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April 20, 2011
Quality Bilt Equipment has recently added what is sure to be an immediate hit with warehouse and distribution center managers. Styrofoam is a continuing problem in handling, storage and waste disposal. Up to this point, most facilities simply threw their waste Styrofoam into a dumpster or a compactor before shipping it to a landfill. Since Styrofoam is literally 98% air and 2% plastic, the expense of disposal of this material is expensive and a disaster for the environment. Styrofoam is very stable and does not degrade over thousands of years. Burning is restricted in almost all situations. Recycling is almost out of the question because of the cost of shipping to any recycling center even one that is close … at least until now. Our foam densifier is designed to reduce the volume of Styrofoam 90:1 thus making the storage and shipping of this recyclable affordable. The FD-25 is designed to handle the needs of most end-users. The FD-25 shreds and then melts the large blocks of Styrofoam quickly and extrudes the output into a 3/4" "rope" that quickly solidifies into a small "patty" which can be stored for later shipment. A roomful of Styrofoam can be reduced in minutes down to two or three 12 inch diameter X 4 inch high patties. But that is not all! Quality Bilt can supply names of recyclers that will buy the recycled Styrofoam and pay for that product. Reducing the disposal costs down to $0 and then adding the income generated from this recycling program will make this a very attractive proposition for most centers! We expect sales of our densifier to expand rapidly as managers see the potential - especially in this economy where cost savings are a necessary consideration of any manager. This is a win/win/win situation for the warehouse facility, the distributor and not the least of which - the environment! Don't expect the regulations of Federal, State, and Local Governments to relax restrictions and costs of the disposal of this waste product. Now is the time for action and not wait for a reaction to governmental mandates that are surely coming with their necessarily increased costs. www.qualitybilt.com
 
September 20, 2010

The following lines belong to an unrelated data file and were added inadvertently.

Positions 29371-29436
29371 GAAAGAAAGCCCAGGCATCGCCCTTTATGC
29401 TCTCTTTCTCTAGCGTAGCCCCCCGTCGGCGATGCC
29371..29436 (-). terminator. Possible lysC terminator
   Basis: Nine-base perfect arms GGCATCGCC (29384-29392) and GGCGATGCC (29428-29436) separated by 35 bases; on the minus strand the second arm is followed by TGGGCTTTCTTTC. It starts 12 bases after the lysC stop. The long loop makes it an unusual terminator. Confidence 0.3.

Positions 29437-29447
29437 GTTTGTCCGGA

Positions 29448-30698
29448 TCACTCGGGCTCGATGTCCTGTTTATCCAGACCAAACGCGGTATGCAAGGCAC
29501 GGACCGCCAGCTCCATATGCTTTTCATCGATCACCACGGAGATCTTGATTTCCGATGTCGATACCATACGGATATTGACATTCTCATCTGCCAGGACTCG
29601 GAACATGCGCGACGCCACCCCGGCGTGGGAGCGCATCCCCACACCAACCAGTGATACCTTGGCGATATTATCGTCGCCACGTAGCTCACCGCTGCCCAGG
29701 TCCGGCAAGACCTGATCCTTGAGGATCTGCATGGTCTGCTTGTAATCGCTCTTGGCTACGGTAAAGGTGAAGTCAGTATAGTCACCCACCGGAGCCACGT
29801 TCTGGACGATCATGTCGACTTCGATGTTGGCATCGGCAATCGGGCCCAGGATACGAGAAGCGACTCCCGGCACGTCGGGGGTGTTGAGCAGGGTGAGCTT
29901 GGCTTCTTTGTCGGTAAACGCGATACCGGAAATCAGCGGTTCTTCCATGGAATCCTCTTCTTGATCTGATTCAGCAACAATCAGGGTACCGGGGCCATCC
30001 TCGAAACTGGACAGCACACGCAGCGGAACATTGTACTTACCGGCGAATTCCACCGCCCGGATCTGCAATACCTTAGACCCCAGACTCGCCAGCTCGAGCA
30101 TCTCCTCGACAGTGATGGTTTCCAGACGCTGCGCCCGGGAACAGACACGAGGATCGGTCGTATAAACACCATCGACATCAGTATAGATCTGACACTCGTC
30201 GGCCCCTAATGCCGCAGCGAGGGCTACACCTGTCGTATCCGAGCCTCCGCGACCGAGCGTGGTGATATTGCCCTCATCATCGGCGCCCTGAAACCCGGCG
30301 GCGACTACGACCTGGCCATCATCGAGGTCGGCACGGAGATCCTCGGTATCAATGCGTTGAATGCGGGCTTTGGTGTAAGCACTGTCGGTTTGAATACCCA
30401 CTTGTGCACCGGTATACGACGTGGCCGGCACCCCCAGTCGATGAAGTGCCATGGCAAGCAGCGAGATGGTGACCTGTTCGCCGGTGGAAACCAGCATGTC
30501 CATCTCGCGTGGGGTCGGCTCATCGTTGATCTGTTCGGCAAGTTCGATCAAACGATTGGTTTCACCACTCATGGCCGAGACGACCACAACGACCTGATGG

http://www.prnewswire.com/news-releases/pres...-plastics-88361707.html "Through Gimme 5, our deodorant customers will be able to participate in a recycling movement that takes their old deodorant packaging and creates useful and beautiful products by Preserve," said Fiona Russell of Tom's of Maine. "Our natural personal care products are healthy for people and healthy for the planet. By finding a recycling stream for our #5 plastic packaging, Tom's of Maine and its customers are collectively lessening the waste burden on landfills and our overall carbon footprint. " "This program reinforces the mantra 'reduce-reuse-recycle,'" says Stonyfield President and CE-Yo Gary Hirshberg." Most people want to do the right thing by the environment and Gimme 5 makes that easier. We're pleased to be a part of this great program." "Using a Brita pitcher and reusable bottle instead of drinking bottled water is a simple step people can take to reduce their impact on the environment," said Jennifer Brown of Brita. "Brita's participation in the Gimme 5 program helps people take another green step by recycling their filter and turning it into something they can use again and again." "Gimme 5 fits perfectly into our mission of caring about our communities and the environment," said Errol Schweizer, Whole Foods Market Global Grocery Coordinator. "We welcome this partnership and thank our shoppers and Team Members for such a successful year of recycling." The Preserve Gimme 5 program is currently available in over 200 Whole Foods Market stores in the United States. For a complete list, visit www.preserveproducts.com. Common #5 plastics include packaging for yogurt, cottage cheese, cream cheese, ricotta cheese, margarine and some hummus containers; some plastic ice cream containers; and food storage and take-out containers. The number 5 should be plainly marked on the bottom of the container.